Redshank, I've played Fistful of TOWs . Some nice bits but I found them a hard slog and IMHO not well written.  I actually tried to re-write them for my own use.  We came to the conclusion that they are for very big games so may suit you.  I have Battlegroup NORTHAG which is specifically aimed at 6 or 10mm. PSC's own tanks/figures are 10mm. We haven't managed to play them yet due to lockdown but plan to soon.  We also play "Seven Days to the River Rhine" in 15mm. Not Divisional.....more Compnay level but play very well.
     

Offline carlos marighela

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Re: Cold war gone hot: getting started
« Reply #3 on: April 20, 2021, 10:23:04 PM »
Old school there’s Command Decision. Frank Chadwick rules and very playable. If you look at the Test of Battle website there are updates.
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Online Ultravanillasmurf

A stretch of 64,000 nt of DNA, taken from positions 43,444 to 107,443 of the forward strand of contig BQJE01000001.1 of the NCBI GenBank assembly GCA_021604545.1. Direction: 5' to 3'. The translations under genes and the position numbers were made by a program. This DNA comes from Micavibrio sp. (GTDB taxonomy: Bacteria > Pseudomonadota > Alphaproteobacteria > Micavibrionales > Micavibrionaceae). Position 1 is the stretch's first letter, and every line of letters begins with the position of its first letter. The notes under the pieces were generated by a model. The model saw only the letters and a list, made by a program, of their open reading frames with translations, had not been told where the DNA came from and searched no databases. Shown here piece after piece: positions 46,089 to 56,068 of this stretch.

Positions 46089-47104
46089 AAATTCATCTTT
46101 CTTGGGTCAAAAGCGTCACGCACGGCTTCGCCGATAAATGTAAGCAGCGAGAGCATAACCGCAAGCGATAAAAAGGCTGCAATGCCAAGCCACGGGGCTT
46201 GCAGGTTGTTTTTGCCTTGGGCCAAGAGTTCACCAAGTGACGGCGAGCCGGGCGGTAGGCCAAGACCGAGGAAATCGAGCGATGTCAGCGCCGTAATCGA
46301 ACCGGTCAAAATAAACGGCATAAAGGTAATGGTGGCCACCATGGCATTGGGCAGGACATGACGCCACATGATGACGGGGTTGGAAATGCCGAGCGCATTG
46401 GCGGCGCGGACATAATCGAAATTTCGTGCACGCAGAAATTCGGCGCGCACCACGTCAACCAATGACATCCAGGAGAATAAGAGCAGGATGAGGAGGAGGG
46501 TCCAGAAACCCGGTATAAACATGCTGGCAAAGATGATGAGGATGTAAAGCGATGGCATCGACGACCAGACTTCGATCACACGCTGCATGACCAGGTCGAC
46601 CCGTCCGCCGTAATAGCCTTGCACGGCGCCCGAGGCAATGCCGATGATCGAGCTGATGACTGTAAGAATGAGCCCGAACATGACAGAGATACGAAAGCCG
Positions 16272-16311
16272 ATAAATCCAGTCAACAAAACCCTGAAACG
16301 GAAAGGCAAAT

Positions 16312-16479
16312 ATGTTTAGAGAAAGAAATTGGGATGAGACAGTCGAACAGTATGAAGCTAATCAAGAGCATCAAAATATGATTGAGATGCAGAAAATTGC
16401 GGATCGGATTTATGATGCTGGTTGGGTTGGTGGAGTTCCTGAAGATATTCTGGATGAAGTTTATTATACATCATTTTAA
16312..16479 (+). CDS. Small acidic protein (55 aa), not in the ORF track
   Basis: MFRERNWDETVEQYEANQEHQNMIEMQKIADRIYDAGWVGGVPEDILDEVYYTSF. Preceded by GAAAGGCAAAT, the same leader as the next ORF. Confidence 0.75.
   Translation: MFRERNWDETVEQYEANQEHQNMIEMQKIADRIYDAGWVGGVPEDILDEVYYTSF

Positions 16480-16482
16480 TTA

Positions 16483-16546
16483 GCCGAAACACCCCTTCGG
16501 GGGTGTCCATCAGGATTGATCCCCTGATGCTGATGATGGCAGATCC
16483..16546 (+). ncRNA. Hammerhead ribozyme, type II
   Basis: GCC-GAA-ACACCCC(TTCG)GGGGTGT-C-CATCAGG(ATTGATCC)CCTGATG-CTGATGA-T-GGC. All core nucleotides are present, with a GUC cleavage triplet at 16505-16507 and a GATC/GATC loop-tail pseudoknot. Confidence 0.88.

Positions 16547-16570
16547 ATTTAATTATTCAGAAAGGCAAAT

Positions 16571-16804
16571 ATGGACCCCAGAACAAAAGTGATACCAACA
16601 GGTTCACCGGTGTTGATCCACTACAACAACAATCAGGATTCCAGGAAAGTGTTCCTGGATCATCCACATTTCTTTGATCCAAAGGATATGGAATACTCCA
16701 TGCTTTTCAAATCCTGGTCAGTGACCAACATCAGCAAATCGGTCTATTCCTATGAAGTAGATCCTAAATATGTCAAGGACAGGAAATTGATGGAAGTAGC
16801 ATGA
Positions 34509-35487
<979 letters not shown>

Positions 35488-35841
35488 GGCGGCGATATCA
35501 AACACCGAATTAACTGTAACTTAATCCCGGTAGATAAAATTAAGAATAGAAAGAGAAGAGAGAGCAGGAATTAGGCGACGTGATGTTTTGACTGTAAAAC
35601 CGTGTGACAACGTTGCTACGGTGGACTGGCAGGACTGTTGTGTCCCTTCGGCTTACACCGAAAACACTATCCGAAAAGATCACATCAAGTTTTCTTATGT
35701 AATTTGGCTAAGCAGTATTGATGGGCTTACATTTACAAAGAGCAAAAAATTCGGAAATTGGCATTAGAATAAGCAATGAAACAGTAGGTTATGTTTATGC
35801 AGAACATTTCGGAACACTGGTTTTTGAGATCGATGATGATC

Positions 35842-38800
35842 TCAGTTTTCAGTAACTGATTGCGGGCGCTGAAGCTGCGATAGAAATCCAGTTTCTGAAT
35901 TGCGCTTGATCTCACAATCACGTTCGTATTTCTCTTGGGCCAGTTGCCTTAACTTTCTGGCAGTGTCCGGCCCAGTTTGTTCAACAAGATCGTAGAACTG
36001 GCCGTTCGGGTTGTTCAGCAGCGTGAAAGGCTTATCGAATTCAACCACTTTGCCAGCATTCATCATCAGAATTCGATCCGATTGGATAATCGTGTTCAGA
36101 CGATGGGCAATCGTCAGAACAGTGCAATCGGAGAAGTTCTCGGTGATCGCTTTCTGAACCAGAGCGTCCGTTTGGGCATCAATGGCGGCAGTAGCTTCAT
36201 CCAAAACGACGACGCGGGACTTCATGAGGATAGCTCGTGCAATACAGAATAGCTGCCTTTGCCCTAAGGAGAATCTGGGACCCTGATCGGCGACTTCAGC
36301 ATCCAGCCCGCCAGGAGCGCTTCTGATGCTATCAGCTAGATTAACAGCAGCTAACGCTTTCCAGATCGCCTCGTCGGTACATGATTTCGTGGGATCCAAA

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Re: Cold war gone hot: getting started
« Reply #4 on: April 21, 2021, 08:10:46 AM »
I second Carlos' suggestion.


There was a higher level version of Challenger also by Bruce Rea Taylor (I cannot remember the name but I remember the cover being a dark reddish colour. I will see if I can find it).

https://ultravanillasmurf.blogspot.com/2019/01/twilight-2000-reference-material-2.html

Offline SJWi

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Re: Cold war gone hot: getting started
« Reply #5 on: April 21, 2021, 08:45:40 AM »
Ultravanillasmurf, I think the rule set you are trying to recall was called “Operational Manoeuvre Group”. I may still have them somewhere but never played them. I do recall Challenger. From memory managed 2 turns in about 3 hours of gaming!

Offline Paul @ Empress Miniatures

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Re: Cold war gone hot: getting started
« Reply #6 on: April 21, 2021, 09:20:39 AM »
Must confess that I have played lots of rules and have lots of rules that bought, read, put on the shelf. Never found one that I really liked. Challenger were interesting  lol Felt I needed a PhD to understand them and once played someone who knew them by heart which was impressively scary :o